Review by Mike
Arvest Ballpark is the home of the Northwest Arkansas Naturals of the AA Texas League and the ballclub is aptly named. Springdale, Arkansas is about as far northwest as one can get in the Natural State, tucked way up in the corner near Missouri, Oklahoma and Kansas. There is no major population center nearby, so it is surprising to find a high-level minor league baseball team in such a remote outpost, but someone built it and the people have come.
At first glance, this would seem to be a standard early 20th century minor league design; a single level of seating with suites and a press box above an open concourse, but upon closer inspection, Arvest tweaks the formula in ways both interesting and unfortunate.
The style of the design is hard to pin down, but my impression is of a mid-1960s modern/nautical look, with lots of glass on the suite level and a muted sea-foam green motif. The “roof” that extends from the suite level is a series of canopies that call to mind the sails on a wind-driven vessel. Given that Springdale is 500 miles from the nearest open water, this is either an odd choice, or a misunderstanding of the intent on my part. Regardless, it’s different and kind of cool.
The main grandstand does not run straight along the file lines, but rather sweeps on a wide arc from foul pole to foul pole. It’s elegant, but results in a large foul territory, with the seats being somewhat more distant from the action that you expect at the AA level. The gloomy weather and small crowd didn’t help, so for most of the day it felt like their was a ballgame going on “over there” while I sat “over here” wishing I could get excited about it.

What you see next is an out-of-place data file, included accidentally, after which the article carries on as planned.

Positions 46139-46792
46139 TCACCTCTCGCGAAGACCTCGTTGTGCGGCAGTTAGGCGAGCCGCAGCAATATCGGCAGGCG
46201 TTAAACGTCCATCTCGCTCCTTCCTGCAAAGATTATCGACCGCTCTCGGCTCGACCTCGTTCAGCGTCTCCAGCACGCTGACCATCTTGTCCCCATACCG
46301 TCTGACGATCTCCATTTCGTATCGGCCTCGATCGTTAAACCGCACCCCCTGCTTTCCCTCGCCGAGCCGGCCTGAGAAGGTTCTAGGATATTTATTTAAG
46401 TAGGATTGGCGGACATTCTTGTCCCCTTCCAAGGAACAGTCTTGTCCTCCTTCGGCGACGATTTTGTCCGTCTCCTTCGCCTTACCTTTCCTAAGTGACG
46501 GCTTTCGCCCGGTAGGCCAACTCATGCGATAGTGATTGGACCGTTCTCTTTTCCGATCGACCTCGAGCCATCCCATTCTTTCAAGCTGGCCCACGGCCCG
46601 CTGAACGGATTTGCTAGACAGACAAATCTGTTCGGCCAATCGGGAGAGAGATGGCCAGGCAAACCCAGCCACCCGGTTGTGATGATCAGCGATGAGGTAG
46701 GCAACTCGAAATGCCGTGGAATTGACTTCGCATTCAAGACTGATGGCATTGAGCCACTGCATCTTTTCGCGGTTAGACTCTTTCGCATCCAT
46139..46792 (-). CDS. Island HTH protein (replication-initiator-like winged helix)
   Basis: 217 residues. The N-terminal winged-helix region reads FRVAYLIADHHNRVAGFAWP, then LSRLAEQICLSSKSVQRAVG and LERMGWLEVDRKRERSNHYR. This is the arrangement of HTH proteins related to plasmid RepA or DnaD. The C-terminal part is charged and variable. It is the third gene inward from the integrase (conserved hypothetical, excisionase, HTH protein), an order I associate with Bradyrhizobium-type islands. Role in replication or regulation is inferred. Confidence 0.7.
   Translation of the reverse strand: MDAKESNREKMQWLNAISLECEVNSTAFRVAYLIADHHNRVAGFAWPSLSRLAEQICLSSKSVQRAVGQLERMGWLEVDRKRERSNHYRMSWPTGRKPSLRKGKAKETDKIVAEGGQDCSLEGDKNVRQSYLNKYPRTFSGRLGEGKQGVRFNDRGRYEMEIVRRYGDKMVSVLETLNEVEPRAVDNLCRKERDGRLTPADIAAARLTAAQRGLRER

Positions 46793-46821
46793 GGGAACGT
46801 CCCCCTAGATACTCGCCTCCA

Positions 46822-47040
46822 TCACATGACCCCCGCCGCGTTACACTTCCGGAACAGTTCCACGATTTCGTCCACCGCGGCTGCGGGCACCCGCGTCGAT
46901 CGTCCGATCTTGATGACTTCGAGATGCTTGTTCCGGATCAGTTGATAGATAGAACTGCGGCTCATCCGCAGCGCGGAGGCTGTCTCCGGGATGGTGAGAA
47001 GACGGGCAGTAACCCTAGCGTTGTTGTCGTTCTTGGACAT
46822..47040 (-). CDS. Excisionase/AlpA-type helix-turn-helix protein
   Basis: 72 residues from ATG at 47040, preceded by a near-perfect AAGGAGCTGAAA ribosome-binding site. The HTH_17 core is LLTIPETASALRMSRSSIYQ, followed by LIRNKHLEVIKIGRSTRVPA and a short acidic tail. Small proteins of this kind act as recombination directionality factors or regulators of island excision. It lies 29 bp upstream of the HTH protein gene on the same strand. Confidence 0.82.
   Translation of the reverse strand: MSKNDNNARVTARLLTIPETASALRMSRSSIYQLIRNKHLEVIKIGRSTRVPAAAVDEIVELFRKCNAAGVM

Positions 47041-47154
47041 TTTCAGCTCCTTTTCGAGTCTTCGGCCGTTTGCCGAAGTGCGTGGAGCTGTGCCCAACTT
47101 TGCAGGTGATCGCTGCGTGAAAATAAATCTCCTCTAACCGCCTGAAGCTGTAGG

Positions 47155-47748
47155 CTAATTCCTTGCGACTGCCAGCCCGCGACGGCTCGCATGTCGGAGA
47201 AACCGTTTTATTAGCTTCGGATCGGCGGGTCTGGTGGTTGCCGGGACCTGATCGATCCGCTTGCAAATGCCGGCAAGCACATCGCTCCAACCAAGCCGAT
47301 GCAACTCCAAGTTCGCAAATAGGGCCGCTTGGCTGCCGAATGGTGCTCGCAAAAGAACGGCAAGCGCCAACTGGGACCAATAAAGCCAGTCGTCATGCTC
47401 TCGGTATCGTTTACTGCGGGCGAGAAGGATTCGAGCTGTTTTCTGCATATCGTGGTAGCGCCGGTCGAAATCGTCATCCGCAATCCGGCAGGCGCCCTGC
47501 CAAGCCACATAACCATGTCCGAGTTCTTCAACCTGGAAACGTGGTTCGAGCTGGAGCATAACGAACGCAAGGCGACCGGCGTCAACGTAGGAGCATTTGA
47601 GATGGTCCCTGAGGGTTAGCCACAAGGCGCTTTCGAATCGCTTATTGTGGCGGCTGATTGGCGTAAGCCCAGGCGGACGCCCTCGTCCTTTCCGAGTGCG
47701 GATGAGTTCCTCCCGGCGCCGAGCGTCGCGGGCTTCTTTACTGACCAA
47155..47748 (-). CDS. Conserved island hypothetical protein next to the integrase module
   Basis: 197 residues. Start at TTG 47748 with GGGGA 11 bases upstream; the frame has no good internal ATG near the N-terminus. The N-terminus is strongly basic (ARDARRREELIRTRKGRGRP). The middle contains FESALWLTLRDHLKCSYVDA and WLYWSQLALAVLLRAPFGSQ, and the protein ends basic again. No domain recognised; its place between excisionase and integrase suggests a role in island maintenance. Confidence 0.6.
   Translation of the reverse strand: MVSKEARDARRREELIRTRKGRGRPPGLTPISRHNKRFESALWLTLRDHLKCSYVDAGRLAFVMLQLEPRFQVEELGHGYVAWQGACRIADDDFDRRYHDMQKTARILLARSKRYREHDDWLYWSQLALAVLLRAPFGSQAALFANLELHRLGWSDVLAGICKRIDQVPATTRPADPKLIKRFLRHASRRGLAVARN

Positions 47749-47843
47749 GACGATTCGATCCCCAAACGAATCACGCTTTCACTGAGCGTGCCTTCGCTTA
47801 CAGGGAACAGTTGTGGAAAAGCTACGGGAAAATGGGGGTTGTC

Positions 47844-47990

The scoreboard was another curious design choice. They put it beyond the grass picnic berm in right centerfield, about as far from the stands as possible. It may well have had to pay taxes to Missouri, it was so far away. The quality of the scoreboard was excellent, except that they jammed so much information onto it, in such a small font, that it was nearly impossible to read at such a distance. Also, there were no auxiliary scoreboards anywhere in the stadium, so if you were watching from the outfield and wanted to know the count, you were out of luck.
On positive notes, the wide concourse ran completely around the field, the hot dogs were $1 and the free-standing concessions buildings were plentiful and well-staffed. There were lovely stonework finishes on the out-buildings, which, interestingly, were not connected to the suite level, standing independently on steel supports. The PA was toned down to a comfortable volume, the forested batter’s eye was very pleasant, and a kiddie train circled the concourse throughout the game. I like trains, even fake ones.
My favorite feature was the picnic area right behind home plate. This was a tiered section with picnic tables and benches, open to everyone (at least the day I went), where you could take your $1 hot dogs and drink and enjoy your food and the game from the best seats in the house. I have never seen this before and I rather liked it. Despite its design flaws, I enjoyed Arvest Ballpark. Its primary flaw is that it is too expansive, too roomy, making it comfortable, but not intimate. For all that, it is pleasing on the eye and there is plenty of room to spread out and enjoy the game… over there somewhere.